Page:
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NAFTA is an agreement that “exists and will continue to exist”

NAFTA is an agreement that “exists and will continue to exist”

The summary of the speech of the Québec’s Chief Negotiator Raymond Bachand on the complex renegotiation of NAFTA, at the opening of the International Summer School "Law and Bilateral Trade: North America-Europe" at the Université de Montréal.


*Francesco Maria Froldi

Raymond Bachand, Chief Negotiator of Québec as part of the renegotiation of NAFTA / ALENA, opened last May, the third edition of the International Summer School “Law and Bilateral Trade: North America-Europe” at the Université de Montréal, organized in collaboration with the University of Milan on trade policy issues international and the relations between the European Union and North America.  

The renegotiation of NAFTA/ALENA is one of the most sensitive dossiers of global international politics: the free trade agreement concluded between the United States, Mexico and Canada, and entered into force on 1st January 1994, is currently undergoing a difficult and uncertain renegotiation, strongly supported by the American President Donald Trump.  

Bachand's intervention focused on the main problems of renegotiation that see him at the forefront as a representative of Québec in provincial and federal bodies, in order to defend the interests of the Canadian Province during the renegotiation talks to be launched in mid-August. Former member of the National Assembly of Québec (MNA) for the leadership of Outremont and leader of the Québec Liberal Party Caucus, Raymond Bachand was Minister of finance and Government revenue of Prime Minister Jean Charest.  He also served as Minister of Tourism between April 2007 and December 2008, and Minister of Economic Development, Innovation and International Trade until June 2009. 

Since last February 2018 he had been called as Special Advisor to the provincial Government regarding the North American free trade agreement. 



Summary of speech by Raymond Bachard at the opening of the International Summer School “Law And Bilateral Trade: North America – Europe” at the Université de Montréal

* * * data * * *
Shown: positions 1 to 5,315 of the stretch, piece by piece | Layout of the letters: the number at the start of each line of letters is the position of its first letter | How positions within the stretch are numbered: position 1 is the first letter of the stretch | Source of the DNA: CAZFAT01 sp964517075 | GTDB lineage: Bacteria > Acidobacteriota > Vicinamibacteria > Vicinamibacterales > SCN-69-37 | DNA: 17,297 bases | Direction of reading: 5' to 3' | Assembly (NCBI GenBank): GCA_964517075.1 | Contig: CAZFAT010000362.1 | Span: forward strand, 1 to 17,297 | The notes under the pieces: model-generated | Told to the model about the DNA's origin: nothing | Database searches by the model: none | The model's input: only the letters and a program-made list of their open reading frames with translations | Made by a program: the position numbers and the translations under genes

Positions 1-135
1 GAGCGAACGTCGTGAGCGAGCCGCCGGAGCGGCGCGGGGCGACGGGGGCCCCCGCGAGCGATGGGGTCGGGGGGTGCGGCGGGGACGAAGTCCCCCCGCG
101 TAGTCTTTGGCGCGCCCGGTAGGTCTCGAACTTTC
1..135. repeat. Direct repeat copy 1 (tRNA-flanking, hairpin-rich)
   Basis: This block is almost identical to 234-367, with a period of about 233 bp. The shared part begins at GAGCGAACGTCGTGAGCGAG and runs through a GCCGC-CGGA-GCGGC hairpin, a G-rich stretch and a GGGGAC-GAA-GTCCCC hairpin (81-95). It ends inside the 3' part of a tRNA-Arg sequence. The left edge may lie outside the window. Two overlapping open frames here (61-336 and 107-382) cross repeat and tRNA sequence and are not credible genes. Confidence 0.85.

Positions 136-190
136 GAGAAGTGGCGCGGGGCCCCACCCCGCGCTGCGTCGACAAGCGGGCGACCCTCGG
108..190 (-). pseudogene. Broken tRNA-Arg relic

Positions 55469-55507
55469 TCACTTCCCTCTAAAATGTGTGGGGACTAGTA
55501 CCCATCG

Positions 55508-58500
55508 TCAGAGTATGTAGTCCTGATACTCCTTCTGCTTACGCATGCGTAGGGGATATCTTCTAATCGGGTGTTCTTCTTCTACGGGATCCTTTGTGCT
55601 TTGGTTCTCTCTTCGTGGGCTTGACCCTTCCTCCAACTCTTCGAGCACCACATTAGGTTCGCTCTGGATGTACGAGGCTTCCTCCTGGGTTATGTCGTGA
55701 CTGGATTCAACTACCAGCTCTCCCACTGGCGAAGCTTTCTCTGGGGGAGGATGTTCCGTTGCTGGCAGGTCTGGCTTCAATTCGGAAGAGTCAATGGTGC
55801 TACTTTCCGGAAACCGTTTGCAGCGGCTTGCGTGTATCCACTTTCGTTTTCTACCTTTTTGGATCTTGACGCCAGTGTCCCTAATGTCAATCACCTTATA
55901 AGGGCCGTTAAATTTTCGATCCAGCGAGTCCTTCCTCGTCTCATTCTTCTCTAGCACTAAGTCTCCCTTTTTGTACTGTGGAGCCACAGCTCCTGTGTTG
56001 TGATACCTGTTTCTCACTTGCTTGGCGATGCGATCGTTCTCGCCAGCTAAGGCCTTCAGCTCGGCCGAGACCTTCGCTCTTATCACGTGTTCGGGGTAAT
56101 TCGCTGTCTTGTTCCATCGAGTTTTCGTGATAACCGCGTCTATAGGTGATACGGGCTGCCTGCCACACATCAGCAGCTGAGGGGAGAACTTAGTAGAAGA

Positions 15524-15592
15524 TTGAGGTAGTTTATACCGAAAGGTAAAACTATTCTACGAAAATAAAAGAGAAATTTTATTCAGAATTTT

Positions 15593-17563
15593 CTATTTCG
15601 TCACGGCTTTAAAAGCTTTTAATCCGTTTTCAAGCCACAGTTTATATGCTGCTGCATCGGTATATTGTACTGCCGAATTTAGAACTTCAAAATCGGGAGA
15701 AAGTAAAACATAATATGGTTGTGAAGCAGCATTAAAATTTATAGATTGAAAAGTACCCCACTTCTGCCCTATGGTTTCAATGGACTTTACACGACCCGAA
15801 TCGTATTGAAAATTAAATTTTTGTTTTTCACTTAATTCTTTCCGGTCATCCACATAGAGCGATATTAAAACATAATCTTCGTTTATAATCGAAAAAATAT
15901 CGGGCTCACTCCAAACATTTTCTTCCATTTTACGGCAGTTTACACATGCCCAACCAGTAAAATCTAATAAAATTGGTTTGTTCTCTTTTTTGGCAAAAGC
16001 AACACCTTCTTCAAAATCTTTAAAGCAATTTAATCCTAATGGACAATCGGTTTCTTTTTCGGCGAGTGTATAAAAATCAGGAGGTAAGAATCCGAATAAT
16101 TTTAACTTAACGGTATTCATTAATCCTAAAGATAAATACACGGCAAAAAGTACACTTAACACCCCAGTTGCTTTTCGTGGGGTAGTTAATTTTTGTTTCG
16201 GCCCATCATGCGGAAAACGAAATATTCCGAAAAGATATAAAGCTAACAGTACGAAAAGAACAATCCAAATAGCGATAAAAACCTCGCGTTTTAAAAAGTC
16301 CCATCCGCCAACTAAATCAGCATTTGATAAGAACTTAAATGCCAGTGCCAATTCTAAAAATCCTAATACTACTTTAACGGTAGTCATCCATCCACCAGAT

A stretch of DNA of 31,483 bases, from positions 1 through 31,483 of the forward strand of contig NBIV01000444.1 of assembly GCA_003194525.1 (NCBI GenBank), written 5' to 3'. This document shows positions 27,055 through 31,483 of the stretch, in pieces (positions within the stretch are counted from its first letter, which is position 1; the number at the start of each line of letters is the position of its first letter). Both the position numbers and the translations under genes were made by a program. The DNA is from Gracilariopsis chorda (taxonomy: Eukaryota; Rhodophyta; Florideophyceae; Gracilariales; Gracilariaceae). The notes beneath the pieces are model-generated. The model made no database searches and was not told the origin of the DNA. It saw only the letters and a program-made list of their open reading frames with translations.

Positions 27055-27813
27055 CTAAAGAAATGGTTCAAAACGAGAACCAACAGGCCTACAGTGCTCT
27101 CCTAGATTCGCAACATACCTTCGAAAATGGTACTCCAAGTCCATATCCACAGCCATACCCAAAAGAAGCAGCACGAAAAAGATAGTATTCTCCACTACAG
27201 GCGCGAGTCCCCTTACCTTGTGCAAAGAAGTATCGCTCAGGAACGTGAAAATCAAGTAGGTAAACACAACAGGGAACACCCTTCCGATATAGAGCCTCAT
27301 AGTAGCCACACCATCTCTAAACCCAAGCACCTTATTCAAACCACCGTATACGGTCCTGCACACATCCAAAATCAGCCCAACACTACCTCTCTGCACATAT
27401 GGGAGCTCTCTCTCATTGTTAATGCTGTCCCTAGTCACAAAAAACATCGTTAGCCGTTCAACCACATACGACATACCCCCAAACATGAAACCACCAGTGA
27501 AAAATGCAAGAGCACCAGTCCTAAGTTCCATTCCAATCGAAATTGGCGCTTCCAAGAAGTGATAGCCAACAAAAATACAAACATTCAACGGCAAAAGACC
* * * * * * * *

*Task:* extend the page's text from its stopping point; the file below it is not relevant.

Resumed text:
The North American Free Trade Agreement (NAFTA), the free trade agreement concluded between the United States, Canada and Mexico, facilitates the free movement of goods, commodities and services between the three signatory countries with the progressive elimination of customs tariffs and duties, also creating a zone of facilitated mobility for workers.

After repeatedly placed at the center of his campaign the alleged damage created by Nafta to the United States, Trump is elected President of the United States and, with faith to campaign promises, sends a letter to Congress and request renegotiation and giving away to the round of negotiations. 

And charging the responsibility of the trade deficit between Mexico and USA and the loss of 800 jobs in USA for the benefit of Mexican labor force, Trump has called repeatedly Nafta as   "the worst trade agreement in the country's history". Nevertheless, the most recent studies indicate that about nine and a half million Americans today have a job thanks to the exchange of goods and services with Canada, whose value amounts to 635 thousand $ US.  



The renegotiation of the Treaty involves about thirty chapters, each relating to a specific subject area1. In May 2018, seven negotiating tables were opened, the last scheduled in Washington following the ministerial discussions in April. 

Some chapters (anti-corruption, competition, regulatory cooperation, sanitary and phytosanitary measures, publication and administration, small and medium-sized enterprises) are consolidated and others have been achieved substantial progress (IT, telecommunications, technical barriers to trade). However, about ten chapters still pose problems and prevent the closure of negotiations. 

In particular, the negotiation of three elements makes uncertain the outcome of discussions:

  1. The exaggeration of the number of claims for compensatory rights. These are the additional anti-dumping duties imposed by an importing country to offset government subsidies in the exporting country, in cases where the subsidized imports are causing material injury to the domestic industry of the importing country.